Texas Parkour held their National Jam in San Antonio this year, Friday July 25th through Sunday the 27th. Over 75 people showed up throughout the weekend, coming in from all over Texas and the rest of the country. San Antonio, Houston, Austin, and Dallas all had a strong presence, and traceurs flew or drove in from Arizona, Colorado, Oklahoma, Maryland and Michigan.
People started arriving Friday morning, and kept streaming in throughout the day. Jereme Sander's house was used as a staging ground for everyone, who stayed entertained while waiting for people with Jereme's trampoline and Zachary Cohn's slackline (although most of the adventure was in putting up the slackline. Knots are a very important thing to remember how to tie!). By 7pm, everyone had shown up (save KC Parsons, from Michigan, who earned the nickname “Chicago” after everyone kept thinking he was from Chicago), and we left for University of Texas: San Antonio campus for some night conditioning.
The focus here was not so much Parkour, but showing everyone how hard you could, and should, train. A lot of people who train Parkour either don't condition, or don't really know how. This is unfortunate, because conditioning your body for Parkour is so important – how we consider ourselves athletes but do nothing except for skillwork. Football, soccer, and lacrosse players all do non-skill conditioning work... what makes Traceurs any different? This “conditioning” night session was intended to teach people about conditioning and show them how they can be creative with their environment and still train hard.
We started off with a warmup, which transitioned into a workout. There was running (forwards, backwards, sideways), Quadrupedal movement (forwards, backwards, sideways), “PK Gen Style” push-ups (see: Philly Jam video for examples), hopping, and jumping. We moved onto balancing on some rails, both bipedally (standing and in a duck-walk position), quadrupedally, keeping track of your falls. For each time you fell, at the end you did 10 pushups or squats. Traversal practice was next, from a cat hang position people would shimmy across a wall, which would angle downwards (or upwards depending which side you were on), at about a 45 degree angle.
Eventually, we traveled to a large set of stairs, broken into two 14 step sections divided by a landing. Jereme showed everyone a workout he borrowed from Forrest of Parkour Generations. Everyone starts at the bottom of the steps in a squat position, and then using only your feet and hands (so you remain in a squat position in the air), jump up a step when the leader calls out “Up one!” If the leader calls out “Up two!” then go up two steps. However, sometimes you'll hear “Down one!” or “Down two!” and you have to jump backwards some steps. After this, more stair work. Hopping up all the stairs, one step at a time, with one foot, and then doing pushup hops down (hands on the top step, do a pushup, and when you are exploding up, your entire body hops forward a bit and your hands land on the next step down). Hop up the steps again with your other leg, and then QM down. Instead of resting while everyone else finished, once you completed everything you would just run up and down the steps, with more and more people joining as they completed the stair workout. This was wrapping up the night, and everyone circled up for a group cool down stretch. After about 30 minutes of stretching, people hung around for a bit, jammed, had fun, and then we headed back to Jereme's house around midnight for sleep.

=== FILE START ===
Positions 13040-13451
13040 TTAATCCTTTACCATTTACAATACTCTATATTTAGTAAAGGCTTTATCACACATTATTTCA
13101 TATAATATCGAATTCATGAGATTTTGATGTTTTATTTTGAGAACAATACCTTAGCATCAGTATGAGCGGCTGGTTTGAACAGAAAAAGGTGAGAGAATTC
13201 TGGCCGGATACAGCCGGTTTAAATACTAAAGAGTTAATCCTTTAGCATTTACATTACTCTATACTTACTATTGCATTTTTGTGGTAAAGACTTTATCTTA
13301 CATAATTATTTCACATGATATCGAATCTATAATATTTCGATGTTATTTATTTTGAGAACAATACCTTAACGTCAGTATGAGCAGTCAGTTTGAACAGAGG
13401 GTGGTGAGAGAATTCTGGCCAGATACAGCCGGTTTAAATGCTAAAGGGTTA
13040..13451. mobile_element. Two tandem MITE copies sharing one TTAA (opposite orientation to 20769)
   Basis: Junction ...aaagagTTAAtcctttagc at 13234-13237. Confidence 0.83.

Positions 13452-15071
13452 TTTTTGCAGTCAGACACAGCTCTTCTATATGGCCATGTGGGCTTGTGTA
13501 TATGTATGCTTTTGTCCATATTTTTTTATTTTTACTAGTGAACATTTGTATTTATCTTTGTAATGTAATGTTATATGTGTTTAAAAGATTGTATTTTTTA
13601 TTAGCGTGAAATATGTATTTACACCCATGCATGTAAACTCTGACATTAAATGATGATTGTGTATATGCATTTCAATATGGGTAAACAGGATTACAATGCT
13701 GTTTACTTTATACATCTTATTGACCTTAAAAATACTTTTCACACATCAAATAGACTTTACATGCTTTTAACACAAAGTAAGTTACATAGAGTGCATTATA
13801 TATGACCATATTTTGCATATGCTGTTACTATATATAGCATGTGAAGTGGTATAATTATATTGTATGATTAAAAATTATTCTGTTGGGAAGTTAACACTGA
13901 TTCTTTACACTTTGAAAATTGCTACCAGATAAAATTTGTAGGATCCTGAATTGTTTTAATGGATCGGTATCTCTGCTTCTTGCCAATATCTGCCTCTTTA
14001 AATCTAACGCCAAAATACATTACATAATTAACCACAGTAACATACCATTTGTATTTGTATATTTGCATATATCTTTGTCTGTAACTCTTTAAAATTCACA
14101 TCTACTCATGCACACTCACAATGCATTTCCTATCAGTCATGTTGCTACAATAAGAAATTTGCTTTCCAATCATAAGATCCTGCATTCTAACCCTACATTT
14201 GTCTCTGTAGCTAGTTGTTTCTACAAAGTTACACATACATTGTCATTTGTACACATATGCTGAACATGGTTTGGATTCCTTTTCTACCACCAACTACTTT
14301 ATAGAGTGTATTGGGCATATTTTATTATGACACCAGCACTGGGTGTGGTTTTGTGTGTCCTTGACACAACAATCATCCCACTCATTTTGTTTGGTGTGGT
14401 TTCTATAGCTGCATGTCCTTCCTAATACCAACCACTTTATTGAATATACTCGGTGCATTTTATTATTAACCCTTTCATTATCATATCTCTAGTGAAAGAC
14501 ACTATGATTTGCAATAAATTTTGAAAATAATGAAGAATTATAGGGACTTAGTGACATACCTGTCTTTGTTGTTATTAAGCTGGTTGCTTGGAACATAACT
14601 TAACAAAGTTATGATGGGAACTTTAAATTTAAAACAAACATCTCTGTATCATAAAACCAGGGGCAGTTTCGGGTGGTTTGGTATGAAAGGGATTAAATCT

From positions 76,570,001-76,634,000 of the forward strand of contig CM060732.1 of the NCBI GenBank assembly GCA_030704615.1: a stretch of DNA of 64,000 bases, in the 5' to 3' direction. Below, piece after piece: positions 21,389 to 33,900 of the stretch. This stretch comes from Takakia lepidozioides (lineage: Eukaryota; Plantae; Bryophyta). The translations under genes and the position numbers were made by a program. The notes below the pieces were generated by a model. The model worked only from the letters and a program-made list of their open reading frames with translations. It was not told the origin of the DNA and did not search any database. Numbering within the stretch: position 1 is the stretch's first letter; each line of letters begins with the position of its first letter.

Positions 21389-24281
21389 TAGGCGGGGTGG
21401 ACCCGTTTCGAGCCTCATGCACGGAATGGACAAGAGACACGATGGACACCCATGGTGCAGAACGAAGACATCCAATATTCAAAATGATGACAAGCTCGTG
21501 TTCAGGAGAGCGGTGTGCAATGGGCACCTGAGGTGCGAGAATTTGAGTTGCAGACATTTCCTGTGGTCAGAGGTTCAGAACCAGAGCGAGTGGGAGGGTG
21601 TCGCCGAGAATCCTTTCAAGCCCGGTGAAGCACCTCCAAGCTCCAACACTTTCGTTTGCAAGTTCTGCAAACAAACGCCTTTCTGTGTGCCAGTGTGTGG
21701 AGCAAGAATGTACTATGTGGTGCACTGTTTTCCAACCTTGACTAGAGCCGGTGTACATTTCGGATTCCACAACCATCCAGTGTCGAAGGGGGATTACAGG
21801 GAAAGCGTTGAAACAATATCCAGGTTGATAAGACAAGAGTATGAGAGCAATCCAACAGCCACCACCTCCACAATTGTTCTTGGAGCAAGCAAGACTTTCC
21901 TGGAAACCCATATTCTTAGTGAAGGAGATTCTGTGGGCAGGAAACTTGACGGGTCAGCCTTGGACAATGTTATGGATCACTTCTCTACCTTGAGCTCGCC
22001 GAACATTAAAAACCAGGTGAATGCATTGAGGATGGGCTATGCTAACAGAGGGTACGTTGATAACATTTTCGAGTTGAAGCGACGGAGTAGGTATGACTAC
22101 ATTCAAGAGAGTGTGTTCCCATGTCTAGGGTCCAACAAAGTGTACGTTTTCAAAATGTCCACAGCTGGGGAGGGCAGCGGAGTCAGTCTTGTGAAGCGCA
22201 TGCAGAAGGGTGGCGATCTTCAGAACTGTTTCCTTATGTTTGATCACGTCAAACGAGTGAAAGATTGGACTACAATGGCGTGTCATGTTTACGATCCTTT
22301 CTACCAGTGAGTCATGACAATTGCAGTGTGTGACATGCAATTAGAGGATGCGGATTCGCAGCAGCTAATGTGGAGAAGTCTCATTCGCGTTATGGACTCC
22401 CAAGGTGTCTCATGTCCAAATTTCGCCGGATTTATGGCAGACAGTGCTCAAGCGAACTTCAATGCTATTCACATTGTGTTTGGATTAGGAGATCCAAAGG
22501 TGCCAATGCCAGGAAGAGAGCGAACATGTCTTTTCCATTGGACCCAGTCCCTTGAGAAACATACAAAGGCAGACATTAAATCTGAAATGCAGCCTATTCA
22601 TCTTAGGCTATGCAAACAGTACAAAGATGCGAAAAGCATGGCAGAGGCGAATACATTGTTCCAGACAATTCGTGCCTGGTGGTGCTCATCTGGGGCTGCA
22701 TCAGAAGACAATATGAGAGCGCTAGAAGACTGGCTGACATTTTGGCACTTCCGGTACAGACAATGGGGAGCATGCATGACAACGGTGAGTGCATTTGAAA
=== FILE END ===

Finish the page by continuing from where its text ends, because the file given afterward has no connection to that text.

The goal was to leave at 9am the next morning for Hemisfair Park. The convoy left around 9:30 (which was when we REALLY needed to leave anyway, we figured we'd be getting out a bit late) and showed up at the park around 10. By the time the convoy from Jereme's house got there, twenty people were already there, jumping around! Because there were so many people there (at one count, 55), we split into two groups. One group stayed at the meeting location, and the other headed to the other side of the park where there was a wooden Castle-style playground. Everyone in the first group spread out and worked on different things. Chris Salvato and Zac Cohn led a brief balancing workshop for a few newer tracuers, introducing newer concepts like shuffling along the rail sideways, instead of always forwards and backwards. Another Chris, from Oklahoma, was being coached on his dive kongs and double kongs. People were drilling cats and step up cranes, and there were really traceurs just scampering everywhere. After a bit, the two groups switched (but the second group came back to the wooden castle pretty quickly, they were asked to leave the area they were in), and everyone trained together at the playground.